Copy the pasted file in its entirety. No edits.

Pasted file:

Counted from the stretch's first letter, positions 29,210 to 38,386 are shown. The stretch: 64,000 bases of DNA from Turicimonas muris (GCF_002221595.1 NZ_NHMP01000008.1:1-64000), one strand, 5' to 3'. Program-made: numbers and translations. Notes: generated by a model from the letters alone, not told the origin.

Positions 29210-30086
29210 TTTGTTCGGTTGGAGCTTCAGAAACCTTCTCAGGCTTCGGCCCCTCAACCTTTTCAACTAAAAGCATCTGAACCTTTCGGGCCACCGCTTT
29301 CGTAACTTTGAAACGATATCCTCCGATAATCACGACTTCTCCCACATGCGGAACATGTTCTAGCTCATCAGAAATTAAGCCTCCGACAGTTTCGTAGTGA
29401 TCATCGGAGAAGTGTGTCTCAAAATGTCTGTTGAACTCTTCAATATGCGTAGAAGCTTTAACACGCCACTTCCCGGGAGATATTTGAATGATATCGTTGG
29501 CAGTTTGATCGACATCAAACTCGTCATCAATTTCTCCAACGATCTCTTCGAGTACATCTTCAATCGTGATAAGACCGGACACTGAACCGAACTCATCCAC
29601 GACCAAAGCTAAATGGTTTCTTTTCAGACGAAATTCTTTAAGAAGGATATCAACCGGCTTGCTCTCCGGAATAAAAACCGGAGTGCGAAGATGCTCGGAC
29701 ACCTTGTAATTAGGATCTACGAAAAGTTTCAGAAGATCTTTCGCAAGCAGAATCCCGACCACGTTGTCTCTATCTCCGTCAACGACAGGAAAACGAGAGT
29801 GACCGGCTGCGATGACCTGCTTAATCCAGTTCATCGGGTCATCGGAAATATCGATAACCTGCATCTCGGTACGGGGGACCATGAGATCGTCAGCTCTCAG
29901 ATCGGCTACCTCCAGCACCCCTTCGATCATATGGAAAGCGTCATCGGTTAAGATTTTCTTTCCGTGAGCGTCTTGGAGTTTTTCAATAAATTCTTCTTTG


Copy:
Counted from the stretch's first letter, positions 29,210 to 38,386 are shown. The stretch: 64,000 bases of DNA from Turicimonas muris (GCF_002221595.1 NZ_NHMP01000008.1:1-64000), one strand, 5' to 3'. Program-made: numbers and translations. Notes: generated by a model from the letters alone, not told the origin.

Positions 29210-30086
29210 TTTGTTCGGTTGGAGCTTCAGAAACCTTCTCAGGCTTCGGCCCCTCAACCTTTTCAACTAAAAGCATCTGAACCTTTCGGGCCACCGCTTT
29301 CGTAACTTTGAAACGATATCCTCCGATAATCACGACTTCTCCCACATGCGGAACATGTTCTAGCTCATCAGAAATTAAGCCTCCGACAGTTTCGTAGTGA
29401 TCATCGGAGAAGTGTGTCTCAAAATGTCTGTTGAACTCTTCAATATGCGTAGAAGCTTTAACACGCCACTTCCCGGGAGATATTTGAATGATATCGTTGG
29501 CAGTTTGATCGACATCAAACTCGTCATCAATTTCTCCAACGATCTCTTCGAGTACATCTTCAATCGTGATAAGACCGGACACTGAACCGAACTCATCCAC
29601 GACCAAAGCTAAATGGTTTCTTTTCAGACGAAATTCTTTAAGAAGGATATCAACCGGCTTGCTCTCCGGAATAAAAACCGGAGTGCGAAGATGCTCGGAC
29701 ACCTTGTAATTAGGATCTACGAAAAGTTTCAGAAGATCTTTCGCAAGCAGAATCCCGACCACGTTGTCTCTATCTCCGTCAACGACAGGAAAACGAGAGT
29801 GACCGGCTGCGATGACCTGCTTAATCCAGTTCATCGGGTCATCGGAAATATCGATAACCTGCATCTCGGTACGGGGGACCATGAGATCGTCAGCTCTCAG
29901 ATCGGCTACCTCCAGCACCCCTTCGATCATATGGAAAGCGTCATCGGTTAAGATTTTCTTTCCGTGAGCGTCTTGGAGTTTTTCAATAAATTCTTCTTTG